value(Tripleint(rho*sin(phi), rho = 2..3, phi = 0..Pi, theta = 0..2*Pi) );

10*Pi


2. More general regions . Recall that the sphereplot command in a slightly modified form can plot the graphs of surfaces whose equations are not of the basic form rho = f ( phi , theta ) . The syntax of the extended sphereplot command requires specification of the formulas for all three variables rho , phi and theta . The syntax for the extended sphereplot command is

sphereplot( [ rho , theta , phi ], u = alpha .. beta , v = gamma .. delta ) ;


As with the extended
cylinderplot command, in this expression the generic symbols u and v stand for the two independent parameters among rho , theta , and phi that vary to define the surface in question. The next example illustrates the usefulness of the extended sphereplot command by revisiting the first example of the Cylindrical Triple Integral handout.


Example 2
. Find the volume of the region E above the graph of z = sqrt(x^2+y^2) and below the graph of x^2+y^2+z^2 = 4.

Solution
. The first step is to plot the region E between the cone and the sphere, which of course has the simple spherical-coordinate equation rho = 2. What is the equation of the cone in spherical coordinates? Recall that


z = rho cos phi


and
sqrt(x^2+y^2) = r (of cylindrical or polar coordinates). In deriving the formulas for changing coordinates from spherical to rectangular coordinates, a key relation is


r = rho sin phi .


The equation
z = r of the cone thus transforms to

rho cos phi = rho sin phi 1 = tan phi phi = Pi/4 .

The following routine generates a plot of the region E without the need which arose in plotting E via cylindrical coordiantes to determine algebraically the curve of intersection of the sphere rho = 2 and the cone phi = Pi/4 . Execute the routine, and then experiment by rotating it to produce a good view.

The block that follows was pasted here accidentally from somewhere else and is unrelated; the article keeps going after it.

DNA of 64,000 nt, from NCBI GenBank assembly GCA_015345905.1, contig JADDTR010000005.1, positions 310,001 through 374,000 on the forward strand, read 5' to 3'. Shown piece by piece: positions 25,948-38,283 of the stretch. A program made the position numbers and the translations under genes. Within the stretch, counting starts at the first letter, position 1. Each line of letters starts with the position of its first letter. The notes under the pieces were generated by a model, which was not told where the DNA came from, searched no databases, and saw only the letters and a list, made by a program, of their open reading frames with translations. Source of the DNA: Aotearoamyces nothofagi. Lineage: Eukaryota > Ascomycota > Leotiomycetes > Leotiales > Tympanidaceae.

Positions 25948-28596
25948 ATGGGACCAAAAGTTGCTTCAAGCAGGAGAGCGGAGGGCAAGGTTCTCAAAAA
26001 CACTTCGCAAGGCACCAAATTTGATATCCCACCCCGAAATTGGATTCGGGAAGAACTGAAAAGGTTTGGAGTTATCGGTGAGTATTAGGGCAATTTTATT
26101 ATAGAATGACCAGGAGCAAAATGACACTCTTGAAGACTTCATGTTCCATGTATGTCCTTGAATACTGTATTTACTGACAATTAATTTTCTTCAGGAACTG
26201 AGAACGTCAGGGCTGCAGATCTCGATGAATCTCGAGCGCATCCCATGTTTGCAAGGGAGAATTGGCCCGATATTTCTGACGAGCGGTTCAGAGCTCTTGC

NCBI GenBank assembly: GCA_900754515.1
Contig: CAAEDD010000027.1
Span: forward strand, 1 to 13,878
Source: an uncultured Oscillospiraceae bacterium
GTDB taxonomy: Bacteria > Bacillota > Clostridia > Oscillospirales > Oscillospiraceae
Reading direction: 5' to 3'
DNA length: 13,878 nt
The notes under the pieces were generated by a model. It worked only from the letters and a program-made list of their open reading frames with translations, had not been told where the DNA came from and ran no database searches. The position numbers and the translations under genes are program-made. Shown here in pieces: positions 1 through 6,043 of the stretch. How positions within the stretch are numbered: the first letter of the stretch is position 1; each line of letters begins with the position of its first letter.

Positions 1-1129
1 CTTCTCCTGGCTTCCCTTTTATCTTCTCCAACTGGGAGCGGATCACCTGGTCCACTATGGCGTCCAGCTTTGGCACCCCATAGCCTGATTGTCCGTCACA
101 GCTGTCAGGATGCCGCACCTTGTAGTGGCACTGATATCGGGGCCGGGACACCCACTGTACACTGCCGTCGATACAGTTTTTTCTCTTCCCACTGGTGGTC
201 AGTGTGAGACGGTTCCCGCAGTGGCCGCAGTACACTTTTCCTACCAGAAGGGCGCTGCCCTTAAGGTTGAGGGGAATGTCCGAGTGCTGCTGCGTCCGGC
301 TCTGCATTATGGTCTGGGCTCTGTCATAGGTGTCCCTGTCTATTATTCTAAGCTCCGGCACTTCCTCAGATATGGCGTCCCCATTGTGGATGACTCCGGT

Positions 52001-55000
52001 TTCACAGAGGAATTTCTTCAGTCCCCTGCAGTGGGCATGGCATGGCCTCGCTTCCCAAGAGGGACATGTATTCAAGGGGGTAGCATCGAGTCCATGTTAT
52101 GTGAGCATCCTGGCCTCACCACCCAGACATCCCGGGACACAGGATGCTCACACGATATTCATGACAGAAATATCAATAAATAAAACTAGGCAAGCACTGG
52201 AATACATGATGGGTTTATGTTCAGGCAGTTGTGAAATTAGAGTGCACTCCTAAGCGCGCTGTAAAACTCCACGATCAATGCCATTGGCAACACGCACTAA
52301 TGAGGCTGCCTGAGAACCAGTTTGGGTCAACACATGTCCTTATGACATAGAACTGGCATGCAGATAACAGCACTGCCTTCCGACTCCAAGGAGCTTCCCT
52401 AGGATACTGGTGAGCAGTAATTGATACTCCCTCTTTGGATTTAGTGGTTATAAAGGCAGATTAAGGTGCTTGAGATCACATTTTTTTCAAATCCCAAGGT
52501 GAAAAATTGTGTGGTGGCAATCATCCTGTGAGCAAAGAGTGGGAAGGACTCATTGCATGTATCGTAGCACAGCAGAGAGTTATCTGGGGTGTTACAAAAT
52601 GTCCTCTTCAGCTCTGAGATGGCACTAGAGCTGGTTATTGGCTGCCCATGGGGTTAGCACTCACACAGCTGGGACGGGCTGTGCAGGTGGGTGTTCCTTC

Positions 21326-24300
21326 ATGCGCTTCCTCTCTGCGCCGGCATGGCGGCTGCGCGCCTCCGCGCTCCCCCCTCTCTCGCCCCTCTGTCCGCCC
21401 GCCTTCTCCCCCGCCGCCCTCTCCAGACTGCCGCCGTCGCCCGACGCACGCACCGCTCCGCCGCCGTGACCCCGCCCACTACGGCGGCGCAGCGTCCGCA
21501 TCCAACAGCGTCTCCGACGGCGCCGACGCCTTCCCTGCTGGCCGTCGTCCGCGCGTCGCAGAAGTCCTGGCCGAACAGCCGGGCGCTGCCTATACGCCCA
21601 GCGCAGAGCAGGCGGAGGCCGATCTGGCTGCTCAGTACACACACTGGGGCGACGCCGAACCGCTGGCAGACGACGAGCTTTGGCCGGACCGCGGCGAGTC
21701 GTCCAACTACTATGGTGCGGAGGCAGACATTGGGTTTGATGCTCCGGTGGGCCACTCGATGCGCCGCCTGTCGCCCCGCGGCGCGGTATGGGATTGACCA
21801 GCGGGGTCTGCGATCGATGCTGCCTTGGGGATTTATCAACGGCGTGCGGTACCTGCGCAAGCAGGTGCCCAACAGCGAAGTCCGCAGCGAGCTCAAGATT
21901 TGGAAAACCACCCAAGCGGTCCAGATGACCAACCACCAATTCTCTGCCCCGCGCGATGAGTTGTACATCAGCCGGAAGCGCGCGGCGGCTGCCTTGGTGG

> with (plots):
surf1 := sphereplot (2, theta = 0..Pi, phi = 0..Pi/2, axes = boxed):
surf2 := sphereplot ([rho, theta, Pi/4], rho = 0..2, theta = 0..Pi):
xaxis := spacecurve([t, 0, 0, t = -2..2.5, color = magenta]) :
yaxis := spacecurve([0, t, 0, t = -2..2.5, color = magenta]) :
zaxis := spacecurve([0, 0, t, t = -1..2.5, color = magenta]) :
labx := textplot3d([2.6, 0, -.2, `x`], color = magenta):
laby := textplot3d([0,2.6, -.2, `y`], color = magenta):
labz := textplot3d([0, 0, 2.6, `z`], color = magenta):
display(surf1, surf2, xaxis, yaxis, zaxis, labx, laby,labz, scaling = constrained);

[Maple Plot]


An arrow shot radially outward from the origin through
E emerges from the sphere rho = 2 . Bearing in mind that dV = rho^2*sin*phi d rho d phi d theta , the volume is then

Int(Int(Int(rho^2*sin*phi,rho = E .. ``),phi = `` .... = Int(Int(int(rho^2*sin*phi,rho = 0 .. 2),phi = D .. ... = Int(Int([8/3]*sin*phi,phi = D .. ``),theta = `` .. ...

= Int(Int([8/3]*sin*phi,r = 0 .. Pi/4),theta = 0 .. 2... = [16*Pi/3]*(1-sqrt(2)/2) .


Maple's
TripleInt command from the student package agrees with this calculation:

> with (student):
value(Tripleint(rho^2*sin(phi), rho = 0..2, phi = 0..Pi/4, theta = 0..2*Pi) );

2*(-4/3*sqrt(2)+8/3)*Pi